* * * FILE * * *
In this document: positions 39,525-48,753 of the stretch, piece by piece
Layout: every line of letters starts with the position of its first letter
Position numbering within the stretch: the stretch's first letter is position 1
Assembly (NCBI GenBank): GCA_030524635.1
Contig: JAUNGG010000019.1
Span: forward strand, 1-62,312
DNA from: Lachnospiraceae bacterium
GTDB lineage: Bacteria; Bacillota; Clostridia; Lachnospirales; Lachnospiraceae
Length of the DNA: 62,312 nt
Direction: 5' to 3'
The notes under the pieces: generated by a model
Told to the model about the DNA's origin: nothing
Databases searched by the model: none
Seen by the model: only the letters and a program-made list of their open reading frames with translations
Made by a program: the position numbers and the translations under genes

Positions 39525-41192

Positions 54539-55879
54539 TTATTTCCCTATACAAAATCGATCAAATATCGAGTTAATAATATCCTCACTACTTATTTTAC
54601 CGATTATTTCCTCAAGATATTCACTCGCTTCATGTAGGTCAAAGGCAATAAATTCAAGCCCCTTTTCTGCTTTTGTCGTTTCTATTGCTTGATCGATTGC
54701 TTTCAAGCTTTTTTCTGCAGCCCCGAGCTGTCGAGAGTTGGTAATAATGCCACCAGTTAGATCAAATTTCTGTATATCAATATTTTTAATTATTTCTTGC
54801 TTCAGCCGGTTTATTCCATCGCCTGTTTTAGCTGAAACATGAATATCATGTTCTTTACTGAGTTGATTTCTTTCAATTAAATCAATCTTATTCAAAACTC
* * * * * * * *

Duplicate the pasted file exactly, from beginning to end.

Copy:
In this document: positions 39,525-48,753 of the stretch, piece by piece
Layout: every line of letters starts with the position of its first letter
Position numbering within the stretch: the stretch's first letter is position 1
Assembly (NCBI GenBank): GCA_030524635.1
Contig: JAUNGG010000019.1
Span: forward strand, 1-62,312
DNA from: Lachnospiraceae bacterium
GTDB lineage: Bacteria; Bacillota; Clostridia; Lachnospirales; Lachnospiraceae
Length of the DNA: 62,312 nt
Direction: 5' to 3'
The notes under the pieces: generated by a model
Told to the model about the DNA's origin: nothing
Databases searched by the model: none
Seen by the model: only the letters and a program-made list of their open reading frames with translations
Made by a program: the position numbers and the translations under genes

Positions 39525-41192

Positions 54539-55879
54539 TTATTTCCCTATACAAAATCGATCAAATATCGAGTTAATAATATCCTCACTACTTATTTTAC
54601 CGATTATTTCCTCAAGATATTCACTCGCTTCATGTAGGTCAAAGGCAATAAATTCAAGCCCCTTTTCTGCTTTTGTCGTTTCTATTGCTTGATCGATTGC
54701 TTTCAAGCTTTTTTCTGCAGCCCCGAGCTGTCGAGAGTTGGTAATAATGCCACCAGTTAGATCAAATTTCTGTATATCAATATTTTTAATTATTTCTTGC
54801 TTCAGCCGGTTTATTCCATCGCCTGTTTTAGCTGAAACATGAATATCATGTTCTTTACTGAGTTGATTTCTTTCAATTAAATCAATCTTATTCAAAACTC